On March 19, 2016 from Wycliffe College at the University of Toronto, three top minds from three different perspectives gathered for this 2-hour dialogue to discuss "What's Behind It All? God, Science and the Universe."
Sunday, March 20, 2016
Sunday, March 13, 2016
By Archimandrite Maximos Panagiotou,
Holy Monastery of Panagia Paramythia in Rhodes
We did not inherit the guilt of the original ancestral sin, but its consequences. With this, due to our remoteness from God, the entire human race is fallen and is in corruption with the tendency towards evil. This can be given a parallel example: if our natural environment due to our current irrational use of it is irreversibly damaged, the next generations of people will have no responsibility for the evil they were born in, but they will inherit the corruption of nature.
By Nikephoros Kallistos Xanthopoulos
SUNDAY of CHEESEFARE
On the same day, we commemorate the banishment of Adam, the First-formed man, from the Paradise of delight.
Let the world lament bitterly with our first ancestors,
For it fell together with those who fell by a sweet repast.
Our Holy Fathers appointed this commemoration before the Holy Fast, as if to show in actual fact how beneficial the medicine of fasting is to human nature, and also how great is the shame of gluttony and disobedience. Passing over all the individual sins committed in the world on account of him, as being without number, the Fathers set forth how much evil Adam, the first-formed man, suffered from not fasting even for a brief time, and how much evil he thereby brought upon our race, clearly pointing out also that the virtue of fasting was the first commandment that God gave to mankind. Not keeping this commandment, but yielding to his belly, or rather, through Eve, to the deceitful serpent, Adam not only did not become God, but also incurred death and transmitted corruption to the whole human race.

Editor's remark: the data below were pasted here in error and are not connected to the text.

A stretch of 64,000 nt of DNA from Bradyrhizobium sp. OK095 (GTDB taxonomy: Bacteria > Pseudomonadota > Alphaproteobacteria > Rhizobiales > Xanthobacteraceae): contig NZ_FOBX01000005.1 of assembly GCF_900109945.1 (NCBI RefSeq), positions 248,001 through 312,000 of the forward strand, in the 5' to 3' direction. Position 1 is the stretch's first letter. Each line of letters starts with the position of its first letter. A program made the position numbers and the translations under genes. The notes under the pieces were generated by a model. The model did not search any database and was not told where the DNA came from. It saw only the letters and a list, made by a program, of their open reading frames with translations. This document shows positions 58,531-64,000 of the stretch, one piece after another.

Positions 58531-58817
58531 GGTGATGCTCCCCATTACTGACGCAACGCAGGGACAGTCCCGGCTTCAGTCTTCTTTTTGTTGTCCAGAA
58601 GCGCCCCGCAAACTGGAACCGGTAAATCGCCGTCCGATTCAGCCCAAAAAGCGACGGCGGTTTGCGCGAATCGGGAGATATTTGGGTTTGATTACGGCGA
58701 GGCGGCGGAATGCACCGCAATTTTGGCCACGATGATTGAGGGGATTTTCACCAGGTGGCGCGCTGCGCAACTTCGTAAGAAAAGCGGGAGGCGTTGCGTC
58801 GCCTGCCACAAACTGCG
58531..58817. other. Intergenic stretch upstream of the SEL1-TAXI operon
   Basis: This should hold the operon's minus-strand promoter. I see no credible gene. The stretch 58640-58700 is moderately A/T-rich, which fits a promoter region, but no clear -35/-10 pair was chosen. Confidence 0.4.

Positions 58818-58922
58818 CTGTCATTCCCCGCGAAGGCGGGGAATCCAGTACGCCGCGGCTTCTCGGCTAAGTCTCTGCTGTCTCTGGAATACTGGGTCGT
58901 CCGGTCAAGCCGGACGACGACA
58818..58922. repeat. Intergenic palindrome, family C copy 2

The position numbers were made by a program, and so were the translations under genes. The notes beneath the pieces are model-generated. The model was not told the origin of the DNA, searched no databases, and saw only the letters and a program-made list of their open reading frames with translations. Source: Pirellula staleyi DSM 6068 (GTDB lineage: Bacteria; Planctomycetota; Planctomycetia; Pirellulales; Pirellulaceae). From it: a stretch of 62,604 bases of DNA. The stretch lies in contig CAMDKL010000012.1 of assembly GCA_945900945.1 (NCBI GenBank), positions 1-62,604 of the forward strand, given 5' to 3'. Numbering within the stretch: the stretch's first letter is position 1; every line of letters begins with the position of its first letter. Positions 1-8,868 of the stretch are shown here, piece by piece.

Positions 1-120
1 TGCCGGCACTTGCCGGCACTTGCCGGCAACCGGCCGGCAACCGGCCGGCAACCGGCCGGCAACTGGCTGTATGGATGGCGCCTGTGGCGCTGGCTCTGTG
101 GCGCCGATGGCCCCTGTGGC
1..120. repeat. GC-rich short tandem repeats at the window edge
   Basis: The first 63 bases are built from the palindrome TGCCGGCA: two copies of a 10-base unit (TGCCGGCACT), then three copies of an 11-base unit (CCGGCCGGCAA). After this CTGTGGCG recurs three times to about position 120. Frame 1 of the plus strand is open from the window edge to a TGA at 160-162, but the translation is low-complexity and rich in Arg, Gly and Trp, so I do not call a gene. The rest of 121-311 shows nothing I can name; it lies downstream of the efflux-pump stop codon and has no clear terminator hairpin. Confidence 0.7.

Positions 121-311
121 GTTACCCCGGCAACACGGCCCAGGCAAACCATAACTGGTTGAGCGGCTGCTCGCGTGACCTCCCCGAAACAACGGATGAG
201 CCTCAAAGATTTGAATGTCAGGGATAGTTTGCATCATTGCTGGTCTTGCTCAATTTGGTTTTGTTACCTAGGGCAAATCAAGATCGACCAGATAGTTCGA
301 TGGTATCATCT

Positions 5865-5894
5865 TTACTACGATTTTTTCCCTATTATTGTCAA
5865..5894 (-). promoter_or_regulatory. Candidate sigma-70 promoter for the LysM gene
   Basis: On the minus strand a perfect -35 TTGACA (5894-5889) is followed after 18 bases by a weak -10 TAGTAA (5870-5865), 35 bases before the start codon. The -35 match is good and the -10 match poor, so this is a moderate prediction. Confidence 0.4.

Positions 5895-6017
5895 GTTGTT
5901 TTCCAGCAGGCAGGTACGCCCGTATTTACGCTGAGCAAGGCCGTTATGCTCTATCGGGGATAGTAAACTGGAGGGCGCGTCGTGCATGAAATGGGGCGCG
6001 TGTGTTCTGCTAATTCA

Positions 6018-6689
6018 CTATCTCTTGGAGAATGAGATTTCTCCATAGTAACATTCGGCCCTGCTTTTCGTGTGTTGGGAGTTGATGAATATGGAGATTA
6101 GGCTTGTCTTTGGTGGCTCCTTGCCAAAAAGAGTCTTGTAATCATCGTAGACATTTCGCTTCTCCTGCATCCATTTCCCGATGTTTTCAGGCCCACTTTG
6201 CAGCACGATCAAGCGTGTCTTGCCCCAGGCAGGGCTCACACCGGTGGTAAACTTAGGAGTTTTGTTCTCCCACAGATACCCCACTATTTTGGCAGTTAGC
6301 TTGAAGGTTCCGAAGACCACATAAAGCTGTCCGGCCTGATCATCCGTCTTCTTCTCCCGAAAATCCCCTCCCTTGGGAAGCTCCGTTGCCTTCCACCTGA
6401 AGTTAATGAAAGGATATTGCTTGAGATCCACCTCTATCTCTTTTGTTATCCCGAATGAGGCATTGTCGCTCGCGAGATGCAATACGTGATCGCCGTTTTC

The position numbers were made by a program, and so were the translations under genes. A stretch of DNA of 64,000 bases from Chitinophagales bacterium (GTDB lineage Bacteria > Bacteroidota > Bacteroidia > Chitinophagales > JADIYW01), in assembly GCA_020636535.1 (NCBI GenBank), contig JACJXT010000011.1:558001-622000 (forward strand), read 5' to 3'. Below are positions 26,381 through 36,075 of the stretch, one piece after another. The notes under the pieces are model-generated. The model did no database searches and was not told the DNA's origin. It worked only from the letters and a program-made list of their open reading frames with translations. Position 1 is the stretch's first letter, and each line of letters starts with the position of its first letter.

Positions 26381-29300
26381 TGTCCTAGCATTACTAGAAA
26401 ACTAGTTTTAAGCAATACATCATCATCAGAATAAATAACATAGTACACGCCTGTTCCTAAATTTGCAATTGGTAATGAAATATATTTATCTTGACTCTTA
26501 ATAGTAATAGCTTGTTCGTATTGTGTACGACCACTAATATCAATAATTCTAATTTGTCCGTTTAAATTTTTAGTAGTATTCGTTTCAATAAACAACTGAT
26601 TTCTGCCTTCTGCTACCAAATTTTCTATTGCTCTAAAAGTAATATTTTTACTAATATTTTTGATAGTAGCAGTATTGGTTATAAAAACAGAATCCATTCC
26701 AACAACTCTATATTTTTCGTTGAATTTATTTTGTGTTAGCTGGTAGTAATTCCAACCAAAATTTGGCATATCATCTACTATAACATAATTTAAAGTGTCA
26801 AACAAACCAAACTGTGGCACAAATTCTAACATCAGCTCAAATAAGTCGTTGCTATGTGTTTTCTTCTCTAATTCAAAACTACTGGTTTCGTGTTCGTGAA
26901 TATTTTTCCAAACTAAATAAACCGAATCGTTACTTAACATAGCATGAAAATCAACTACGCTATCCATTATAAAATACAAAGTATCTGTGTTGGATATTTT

Friday, March 4, 2016
Address given for the Berkeley Organization of Serbian Students evening of commemoration of the 70th anniversary of Nikola Tesla’s death. Here we offer a slightly revised version of the original Berkeley Address.
By Bogdan Lubardić, Ph.D., Senior Lecturer
University of Belgrade - Faculty of Orthodox Theology, Serbia
9 February 2013
Your Grace, Bishop Maxim, very reverend and reverend fathers, distinguished colleagues, dear students and friends, I have been honored by the invitation to address you in the name of the Serbian Orthodox Church and the Faculty of Orthodox Theology of Belgrade University on the occasion of celebrating Saint Sava's Day here in San Francisco. And yet, I am to speak about the famous Serbian-American scientist Nikola Tesla (1856–1943). I have been asked to reflect, if only very briefly, on his legacy in regard to the Serbian Orthodox Church. It is my modest opinion that the following views may be a reasonable and legitimate evaluation of his position in the collective living memory of the Serbian Orthodox Church.